Saudi women boycott Uber as it launches in Saudi Arabia

The Saudi government's investment in Uber is part of Saudi Arabia's ongoing efforts to generate revenue from sources other than oil sales and broaden job opportunities for men and women. But some suggest that the effect of Uber's arrival is minimized if Saudi women are prevented from driving.

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    Nokia Maps is seen on a smartphone in front of a displayed logo of Uber in Zenica, Bosnia and Herzegovina (May 8, 2015). Uber may be looking to expand its partnerships with car makers, but it's holding off on building a car of its own for now.
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Uber's ongoing attempt at world domination has taken it to Saudi Arabia. Since Saudi women aren't allowed to drive, you might think they'd be happy about Uber's arrival and the prospect of more transportation options, but you'd be wrong

Saudi women have expressed frustration with the country's driving ban for years. With the rise of social media, many women tried to rally other to their cause, but they met with only limited success. In fact, men threatened retaliation against women who drove, and at least one cleric argued that driving damages women's ovaries, though surprisingly he offered no scientific research to support his claim.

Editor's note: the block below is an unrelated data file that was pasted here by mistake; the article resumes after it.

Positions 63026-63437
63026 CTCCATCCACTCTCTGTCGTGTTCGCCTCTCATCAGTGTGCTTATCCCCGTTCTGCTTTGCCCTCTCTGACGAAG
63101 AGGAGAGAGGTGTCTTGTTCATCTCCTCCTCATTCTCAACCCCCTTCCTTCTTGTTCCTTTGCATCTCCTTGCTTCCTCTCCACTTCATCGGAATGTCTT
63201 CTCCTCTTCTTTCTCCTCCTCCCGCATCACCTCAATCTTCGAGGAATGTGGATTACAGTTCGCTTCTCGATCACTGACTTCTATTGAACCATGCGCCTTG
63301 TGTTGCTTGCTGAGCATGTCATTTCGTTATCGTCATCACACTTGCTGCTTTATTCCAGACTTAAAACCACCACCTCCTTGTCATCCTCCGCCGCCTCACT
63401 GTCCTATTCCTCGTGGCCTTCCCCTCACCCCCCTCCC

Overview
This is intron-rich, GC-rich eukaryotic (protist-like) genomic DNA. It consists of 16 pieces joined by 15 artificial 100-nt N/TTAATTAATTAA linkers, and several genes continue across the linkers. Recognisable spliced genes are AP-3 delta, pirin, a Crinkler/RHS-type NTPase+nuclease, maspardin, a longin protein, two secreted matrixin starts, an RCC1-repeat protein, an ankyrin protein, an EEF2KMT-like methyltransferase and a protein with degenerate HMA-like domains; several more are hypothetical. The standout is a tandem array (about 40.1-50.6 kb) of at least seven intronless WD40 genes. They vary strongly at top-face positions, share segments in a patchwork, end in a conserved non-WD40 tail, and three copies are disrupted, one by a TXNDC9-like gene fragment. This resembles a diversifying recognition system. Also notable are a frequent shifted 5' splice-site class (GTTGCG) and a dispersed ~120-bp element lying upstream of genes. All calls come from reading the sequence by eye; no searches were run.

So, why are women angry about Uber? Because the Saudi government invested a whopping $3.5 billion in the company. By continuing to deny women the right to drive, the country is protecting that investment, ensuring a client base for Uber and making profits through women's inequality. 

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Also, Saudi women see Uber's arrival as its tacit approval of the ban on female drivers. Uber has countered, saying that "Of course we think women should be allowed to drive". Until the laws change, however, Uber thinks that it's providing an important service to help women get around.

On social media, many women have posted screencaps from their phones, showing themselves deleting the Uber app.

Ironically, the government's investment in Uber is part of Saudi Arabia's ongoing efforts to generate revenue from sources other than oil sales. Those efforts are also meant to include broadening the array of job opportunities available to men and women, but of course, if women can't drive, the effect of Uber's arrival is minimized.

Then again, when Uber eventually rids itself of human drivers altogether, it won't help Saudi men much, either.

This article first appeared at The Car Connection.

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